Thursday, November 10, 2011

e-Book Wars

     Two factors affecting the future of reading are the demise of Borders and the advent of digital books and reading devices. Now Barnes and Noble is in a digital dispute with one of the largest publishers of graphic novels, DC Entertainment, and the largest online book distributor, Amazon, and a digital reading device is at the heart of the matter.
     While e-book sales are rising, and may have surpassed physical books in sales, it’s hard to read a magazine on a Kindle or Nook. The Apple iPad is better however, with its larger screen and color monitor.
Now Amazon has launched a tablet to compete with the iPad, the Kindle Fire, and as part of its promotion of the new device, it has entered into an exclusive agreement with DCE to publish digital versions of “Watchmen” and 99 other graphic novels/collections, including “The Sandman” series.
     Barnes and Noble is also releasing an iPad rival, the Nook Tablet, and is upset that they won’t be able to sell these same 100 novels  in digital form. (One report says this exclusive deal is only good for four months.) So Barnes and Noble has retaliated by removing those 100 graphic novels from its brick-and-mortar stores (although you can still get them online if they are shipped to your home address). Books-a-Million, which bought some of the closed Borders stores, also removed the books.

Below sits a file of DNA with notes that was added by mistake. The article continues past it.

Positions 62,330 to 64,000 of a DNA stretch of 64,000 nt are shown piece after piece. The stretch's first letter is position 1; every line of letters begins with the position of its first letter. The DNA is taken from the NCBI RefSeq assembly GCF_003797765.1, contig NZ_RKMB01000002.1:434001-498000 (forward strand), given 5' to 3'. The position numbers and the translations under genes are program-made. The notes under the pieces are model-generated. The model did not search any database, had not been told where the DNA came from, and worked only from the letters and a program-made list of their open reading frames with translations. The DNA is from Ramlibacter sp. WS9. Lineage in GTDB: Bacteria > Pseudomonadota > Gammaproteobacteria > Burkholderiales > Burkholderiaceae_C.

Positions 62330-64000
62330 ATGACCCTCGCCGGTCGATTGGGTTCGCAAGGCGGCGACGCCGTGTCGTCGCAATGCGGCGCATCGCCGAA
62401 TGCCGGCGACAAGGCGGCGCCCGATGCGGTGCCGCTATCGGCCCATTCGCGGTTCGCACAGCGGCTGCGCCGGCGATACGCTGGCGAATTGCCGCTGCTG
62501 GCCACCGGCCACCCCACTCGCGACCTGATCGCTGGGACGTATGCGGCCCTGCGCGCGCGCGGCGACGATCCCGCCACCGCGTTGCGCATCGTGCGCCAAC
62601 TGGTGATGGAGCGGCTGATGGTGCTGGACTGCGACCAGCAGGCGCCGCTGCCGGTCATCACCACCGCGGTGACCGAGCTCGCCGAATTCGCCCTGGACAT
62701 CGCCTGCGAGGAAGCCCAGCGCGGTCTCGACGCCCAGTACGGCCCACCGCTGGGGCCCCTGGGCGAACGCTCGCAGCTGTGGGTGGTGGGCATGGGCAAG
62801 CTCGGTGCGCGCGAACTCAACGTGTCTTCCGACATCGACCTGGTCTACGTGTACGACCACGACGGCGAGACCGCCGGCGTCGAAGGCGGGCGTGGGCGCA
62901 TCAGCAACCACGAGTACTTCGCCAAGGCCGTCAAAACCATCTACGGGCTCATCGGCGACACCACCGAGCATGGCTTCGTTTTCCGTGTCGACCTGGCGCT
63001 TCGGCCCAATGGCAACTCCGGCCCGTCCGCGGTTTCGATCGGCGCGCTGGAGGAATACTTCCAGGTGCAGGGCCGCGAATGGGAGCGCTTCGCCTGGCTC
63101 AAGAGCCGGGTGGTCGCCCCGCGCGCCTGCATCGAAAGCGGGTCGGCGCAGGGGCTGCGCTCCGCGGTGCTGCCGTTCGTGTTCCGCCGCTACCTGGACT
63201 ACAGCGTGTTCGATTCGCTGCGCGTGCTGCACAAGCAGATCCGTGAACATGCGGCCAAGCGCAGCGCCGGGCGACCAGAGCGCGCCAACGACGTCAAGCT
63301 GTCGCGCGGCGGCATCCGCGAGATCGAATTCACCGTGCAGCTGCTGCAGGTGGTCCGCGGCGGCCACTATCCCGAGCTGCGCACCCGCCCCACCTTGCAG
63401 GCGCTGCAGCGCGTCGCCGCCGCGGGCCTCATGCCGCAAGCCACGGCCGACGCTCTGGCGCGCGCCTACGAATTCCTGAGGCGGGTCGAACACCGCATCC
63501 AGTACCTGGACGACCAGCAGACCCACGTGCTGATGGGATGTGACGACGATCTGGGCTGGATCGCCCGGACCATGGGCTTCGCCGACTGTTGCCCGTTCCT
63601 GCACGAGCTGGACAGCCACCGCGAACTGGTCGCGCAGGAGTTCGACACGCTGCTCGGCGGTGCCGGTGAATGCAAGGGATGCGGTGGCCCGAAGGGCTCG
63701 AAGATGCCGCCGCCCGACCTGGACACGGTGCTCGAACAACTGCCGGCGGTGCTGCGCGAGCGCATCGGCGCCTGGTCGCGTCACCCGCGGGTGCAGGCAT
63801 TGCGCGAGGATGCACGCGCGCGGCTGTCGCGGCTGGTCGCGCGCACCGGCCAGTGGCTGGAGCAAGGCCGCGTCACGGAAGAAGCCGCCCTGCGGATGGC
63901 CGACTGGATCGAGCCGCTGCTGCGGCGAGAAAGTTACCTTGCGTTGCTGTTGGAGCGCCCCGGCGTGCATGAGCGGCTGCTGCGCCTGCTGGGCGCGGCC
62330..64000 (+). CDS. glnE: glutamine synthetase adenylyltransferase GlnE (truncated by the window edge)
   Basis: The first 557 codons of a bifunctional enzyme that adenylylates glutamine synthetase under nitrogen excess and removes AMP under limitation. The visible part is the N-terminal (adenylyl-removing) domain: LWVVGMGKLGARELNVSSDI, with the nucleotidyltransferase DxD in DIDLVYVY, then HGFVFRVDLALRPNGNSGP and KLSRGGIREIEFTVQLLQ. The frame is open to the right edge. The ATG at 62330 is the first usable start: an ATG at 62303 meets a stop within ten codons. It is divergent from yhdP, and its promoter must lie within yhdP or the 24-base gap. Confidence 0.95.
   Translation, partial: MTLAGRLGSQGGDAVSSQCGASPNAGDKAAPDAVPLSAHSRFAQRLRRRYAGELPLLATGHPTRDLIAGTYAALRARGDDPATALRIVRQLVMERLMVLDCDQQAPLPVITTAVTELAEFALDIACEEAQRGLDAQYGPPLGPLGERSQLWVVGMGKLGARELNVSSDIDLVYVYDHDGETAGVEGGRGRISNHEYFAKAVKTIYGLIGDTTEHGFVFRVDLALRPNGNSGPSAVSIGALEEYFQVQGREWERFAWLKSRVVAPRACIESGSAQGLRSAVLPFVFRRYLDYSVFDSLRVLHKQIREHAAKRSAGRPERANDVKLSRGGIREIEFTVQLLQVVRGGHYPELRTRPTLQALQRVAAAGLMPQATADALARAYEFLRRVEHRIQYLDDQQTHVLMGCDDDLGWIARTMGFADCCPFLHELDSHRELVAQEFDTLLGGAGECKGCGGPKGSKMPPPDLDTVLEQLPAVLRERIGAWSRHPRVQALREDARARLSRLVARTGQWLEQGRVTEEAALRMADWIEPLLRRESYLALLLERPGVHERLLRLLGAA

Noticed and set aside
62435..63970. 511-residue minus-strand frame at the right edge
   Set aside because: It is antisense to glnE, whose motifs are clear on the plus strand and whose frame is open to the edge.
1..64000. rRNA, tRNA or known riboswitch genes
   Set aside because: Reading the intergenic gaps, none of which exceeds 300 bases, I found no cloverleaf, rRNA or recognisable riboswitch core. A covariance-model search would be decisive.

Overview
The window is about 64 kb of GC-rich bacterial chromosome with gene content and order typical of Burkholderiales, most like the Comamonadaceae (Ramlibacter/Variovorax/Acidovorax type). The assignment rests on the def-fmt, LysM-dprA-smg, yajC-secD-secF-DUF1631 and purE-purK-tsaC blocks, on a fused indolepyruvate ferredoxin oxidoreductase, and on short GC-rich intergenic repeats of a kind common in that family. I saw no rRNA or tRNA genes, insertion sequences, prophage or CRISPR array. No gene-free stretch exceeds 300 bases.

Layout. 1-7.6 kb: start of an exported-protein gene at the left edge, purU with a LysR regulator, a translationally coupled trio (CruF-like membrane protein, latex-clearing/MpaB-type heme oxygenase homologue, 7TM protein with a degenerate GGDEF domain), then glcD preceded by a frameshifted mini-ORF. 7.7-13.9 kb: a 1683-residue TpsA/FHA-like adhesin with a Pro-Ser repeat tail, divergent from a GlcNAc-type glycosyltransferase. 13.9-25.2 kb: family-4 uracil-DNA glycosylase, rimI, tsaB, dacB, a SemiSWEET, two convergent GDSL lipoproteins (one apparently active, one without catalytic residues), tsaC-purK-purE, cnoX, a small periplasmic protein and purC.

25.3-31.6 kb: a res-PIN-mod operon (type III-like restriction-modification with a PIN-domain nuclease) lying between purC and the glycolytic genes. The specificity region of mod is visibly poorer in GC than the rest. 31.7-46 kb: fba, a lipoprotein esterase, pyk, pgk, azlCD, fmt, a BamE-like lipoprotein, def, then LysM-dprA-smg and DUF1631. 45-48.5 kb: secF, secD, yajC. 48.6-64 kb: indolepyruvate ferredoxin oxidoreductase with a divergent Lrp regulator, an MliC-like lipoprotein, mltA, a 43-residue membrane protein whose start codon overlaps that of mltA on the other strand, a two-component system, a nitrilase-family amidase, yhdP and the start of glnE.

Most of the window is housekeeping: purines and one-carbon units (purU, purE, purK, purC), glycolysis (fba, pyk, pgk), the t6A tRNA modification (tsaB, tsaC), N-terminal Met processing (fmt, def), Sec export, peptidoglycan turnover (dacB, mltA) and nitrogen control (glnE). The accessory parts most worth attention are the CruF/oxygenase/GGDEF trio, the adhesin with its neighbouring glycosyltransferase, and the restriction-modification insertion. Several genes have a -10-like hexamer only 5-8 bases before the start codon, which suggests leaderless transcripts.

This may be a tempest in a teapot. The online community seems to be siding with DCE and Amazon for the most part, with Barnes and Noble described, in a derogatory fashion, as being in a snit. Others reasonably wonder why they need a Kindle Fire or Kindle app to view digital versions of graphic novels if they already have or prefer a Nook Tablet.
     I doubt this will turn into a VHS or Beta debate. After four months, DCE will probably allow a Nook compatible version, and may reconsider similar exclusive offers in the future. Possibly they just wanted to be included in the initial Amazon Kindle Fire publicity blitz and didn’t intend this is as a long-term business strategy (the publisher can sell more copies if customers can read it on a Nook, too, right?).
     Stay tuned.


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